The little fighter disappeared and returned shortly with a whole squadron. They dove all around us, did stunts, and were as wildly excited in the sky as we were on the ground. We danced, waved blankets, shirts or any rage we could find. Men climbed onto the roofs of the sheds signaling and waving their arms. The fighters dropped several notes giving the names of the pilots and the number of their squadron and telling us that soon planes would be back with supplies. They also asked that we identify the men and their numbers by making the roofs of the huts.

With the sun shining on their silver wings each plane would dive skimming the roofs of the huts. The pilot would slide back his canopy and lean out waving and making the sign for victory. They were so close and powerful I was certain one of the pilots would fall out. We marveled at the cohesion and control the pilots had of those splendid little planes and the gallant figures waving so cheerfully. They were God’s own angels sent to liberate his people. They meant freedom and happiness. It was a beautiful day … the best day of my life!

I was overwhelmed by the sudden release of emotions that had been suppressed for four long years. I could not control my feelings and a wave of tears flowed down my face. I returned to my hut and cried like a baby without any shame. Others were so hysterical they had to be hospitalized while some sat motionless, too dazed with happiness to be able to speak.

The next day the fighters returned and after swooping low over the camp several times came into the wind as slow as possible and dropped large duffle bags. They were loaded with food and cigarettes but they fell with the speed of a bomb and some burst on impact scattering the contents over a wide area. There was a wild scramble to recover the goods and if the men realized the danger of being struck and killed by one of the bags they did not seem to care. One of the bags crashed through the roof of my hut, struck the floor, and in a flash had swished right out the door spraying it’s contents with a whole gang of prisoners chasing after it.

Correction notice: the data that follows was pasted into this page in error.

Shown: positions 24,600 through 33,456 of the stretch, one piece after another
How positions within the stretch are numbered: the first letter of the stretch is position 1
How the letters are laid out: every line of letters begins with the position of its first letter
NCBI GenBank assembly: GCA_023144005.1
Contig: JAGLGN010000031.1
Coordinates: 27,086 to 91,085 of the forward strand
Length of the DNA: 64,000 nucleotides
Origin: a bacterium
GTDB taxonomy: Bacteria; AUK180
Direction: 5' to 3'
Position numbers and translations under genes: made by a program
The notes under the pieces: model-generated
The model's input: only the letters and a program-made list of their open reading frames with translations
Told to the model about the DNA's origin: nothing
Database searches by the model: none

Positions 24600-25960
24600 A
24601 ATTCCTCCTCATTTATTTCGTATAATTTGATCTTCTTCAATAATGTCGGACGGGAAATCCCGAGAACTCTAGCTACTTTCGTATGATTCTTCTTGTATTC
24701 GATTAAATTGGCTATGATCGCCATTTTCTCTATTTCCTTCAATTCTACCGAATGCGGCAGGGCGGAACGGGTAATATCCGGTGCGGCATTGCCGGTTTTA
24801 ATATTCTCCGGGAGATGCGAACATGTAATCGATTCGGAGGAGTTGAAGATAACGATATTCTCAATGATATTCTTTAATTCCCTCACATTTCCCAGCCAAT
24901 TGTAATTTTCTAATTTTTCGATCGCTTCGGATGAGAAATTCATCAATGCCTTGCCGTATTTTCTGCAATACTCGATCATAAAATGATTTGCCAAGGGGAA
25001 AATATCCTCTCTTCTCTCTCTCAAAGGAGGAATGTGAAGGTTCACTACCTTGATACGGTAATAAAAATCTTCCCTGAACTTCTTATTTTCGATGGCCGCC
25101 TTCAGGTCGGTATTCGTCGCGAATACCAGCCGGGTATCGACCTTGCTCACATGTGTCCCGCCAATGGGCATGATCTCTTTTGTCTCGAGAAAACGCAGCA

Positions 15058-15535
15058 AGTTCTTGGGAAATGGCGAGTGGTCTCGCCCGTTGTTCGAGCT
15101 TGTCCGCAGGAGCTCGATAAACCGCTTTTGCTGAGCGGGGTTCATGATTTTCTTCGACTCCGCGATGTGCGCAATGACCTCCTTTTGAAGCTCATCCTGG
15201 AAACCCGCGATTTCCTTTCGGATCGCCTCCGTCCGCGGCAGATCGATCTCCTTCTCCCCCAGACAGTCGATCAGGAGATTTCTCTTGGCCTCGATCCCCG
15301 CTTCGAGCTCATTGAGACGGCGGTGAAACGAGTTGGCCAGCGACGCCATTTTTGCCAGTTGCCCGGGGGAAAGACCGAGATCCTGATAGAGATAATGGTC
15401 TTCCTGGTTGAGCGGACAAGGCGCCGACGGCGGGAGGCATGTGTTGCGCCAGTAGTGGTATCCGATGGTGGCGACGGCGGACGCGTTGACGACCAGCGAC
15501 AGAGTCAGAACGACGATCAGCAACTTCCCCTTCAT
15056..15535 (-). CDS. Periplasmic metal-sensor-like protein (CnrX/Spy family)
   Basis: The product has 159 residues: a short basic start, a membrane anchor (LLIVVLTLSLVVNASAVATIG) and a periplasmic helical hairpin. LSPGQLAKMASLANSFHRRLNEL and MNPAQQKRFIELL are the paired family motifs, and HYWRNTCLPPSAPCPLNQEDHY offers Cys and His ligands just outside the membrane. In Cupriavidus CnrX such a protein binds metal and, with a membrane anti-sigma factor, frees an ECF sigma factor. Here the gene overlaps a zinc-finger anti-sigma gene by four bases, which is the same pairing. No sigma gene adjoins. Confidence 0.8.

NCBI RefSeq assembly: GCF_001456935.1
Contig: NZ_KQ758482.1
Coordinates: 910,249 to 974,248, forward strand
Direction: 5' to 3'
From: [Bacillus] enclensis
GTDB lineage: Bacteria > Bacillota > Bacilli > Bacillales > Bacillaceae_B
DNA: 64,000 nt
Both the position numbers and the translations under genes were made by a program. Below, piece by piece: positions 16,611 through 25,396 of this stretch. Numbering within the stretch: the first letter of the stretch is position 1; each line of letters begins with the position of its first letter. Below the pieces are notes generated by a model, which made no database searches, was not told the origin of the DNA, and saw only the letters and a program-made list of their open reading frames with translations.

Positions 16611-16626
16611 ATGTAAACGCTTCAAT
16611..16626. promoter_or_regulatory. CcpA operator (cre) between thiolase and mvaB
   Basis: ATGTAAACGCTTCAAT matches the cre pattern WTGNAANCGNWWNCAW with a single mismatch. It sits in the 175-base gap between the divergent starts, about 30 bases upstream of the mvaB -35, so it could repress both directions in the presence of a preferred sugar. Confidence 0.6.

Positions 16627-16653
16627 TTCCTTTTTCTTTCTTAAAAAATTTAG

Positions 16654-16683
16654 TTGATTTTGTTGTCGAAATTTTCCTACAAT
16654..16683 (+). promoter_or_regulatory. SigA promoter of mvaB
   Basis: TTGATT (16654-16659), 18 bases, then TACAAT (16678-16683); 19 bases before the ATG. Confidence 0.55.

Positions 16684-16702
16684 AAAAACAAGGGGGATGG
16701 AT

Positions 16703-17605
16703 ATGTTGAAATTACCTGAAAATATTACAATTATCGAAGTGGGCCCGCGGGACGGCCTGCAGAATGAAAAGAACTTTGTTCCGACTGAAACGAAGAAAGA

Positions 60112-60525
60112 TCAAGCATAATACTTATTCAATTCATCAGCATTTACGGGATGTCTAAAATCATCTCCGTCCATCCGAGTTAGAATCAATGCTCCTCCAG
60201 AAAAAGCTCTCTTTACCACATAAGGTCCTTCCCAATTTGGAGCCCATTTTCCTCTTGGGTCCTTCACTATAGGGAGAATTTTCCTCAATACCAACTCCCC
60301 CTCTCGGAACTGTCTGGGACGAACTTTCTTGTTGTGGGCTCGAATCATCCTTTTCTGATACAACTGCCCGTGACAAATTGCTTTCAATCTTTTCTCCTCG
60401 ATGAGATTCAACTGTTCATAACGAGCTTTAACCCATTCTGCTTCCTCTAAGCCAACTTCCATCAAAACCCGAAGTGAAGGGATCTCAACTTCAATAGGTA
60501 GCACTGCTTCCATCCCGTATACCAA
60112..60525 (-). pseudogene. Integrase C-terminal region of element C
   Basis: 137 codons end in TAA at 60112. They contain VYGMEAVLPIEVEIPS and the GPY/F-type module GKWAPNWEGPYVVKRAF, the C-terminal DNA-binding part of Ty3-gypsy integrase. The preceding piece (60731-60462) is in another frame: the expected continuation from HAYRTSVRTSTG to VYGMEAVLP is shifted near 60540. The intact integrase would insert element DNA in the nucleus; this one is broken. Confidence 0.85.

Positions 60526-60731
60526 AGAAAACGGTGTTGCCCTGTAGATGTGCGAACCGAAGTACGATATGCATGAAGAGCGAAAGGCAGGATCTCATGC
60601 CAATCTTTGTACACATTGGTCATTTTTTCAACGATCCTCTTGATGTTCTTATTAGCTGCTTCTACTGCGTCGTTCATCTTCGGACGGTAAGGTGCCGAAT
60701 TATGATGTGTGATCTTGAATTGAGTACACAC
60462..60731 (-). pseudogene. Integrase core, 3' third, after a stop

Once again the fighters swooped down over the huts, waving and dropping notes. The notes explained that full supplies would soon be dropped by bombers and for us to take cover when this happened. The bags were collected and their contents distributed as equally as possible among the prisoners. We all had plenty of American cigarettes and how good they tasted. We also had delicacies we had long forgotten the taste of, cheese, jam, chocolate, oh how we enjoyed them.

The real joy was that this was not a Red Cross parcel that had to be nibbled to make last. We ate everything. We had our good angels promise that plenty more was to come. We had seen the might and power of the American Air Force and we believed them. For the first time in many years the prisoners slept with smiles on their faces.

This demonstration of air power was all that was necessary to break down the last vestige of Japanese authority. The military guard disappeared. Tojo’s pets slunk around making themselves as inconspicuous as possible. The prisoners disarmed those Japanese still with weapons. The ‘Child’, the Commandant, had his sword taken from him and the Dutch Captain appeared wearing it trying to assume the authority of the deposed Jap. The Canadians would have none of him and respected only their own officers.

We were able to get some whitewash from the mine and I climbed up onto the roof of a large mess hut, with some of my old paint gang from Yokohama, and in large letters painted on the tar paper roof, “569 MEN”which was the exact number of prisoners in our camp.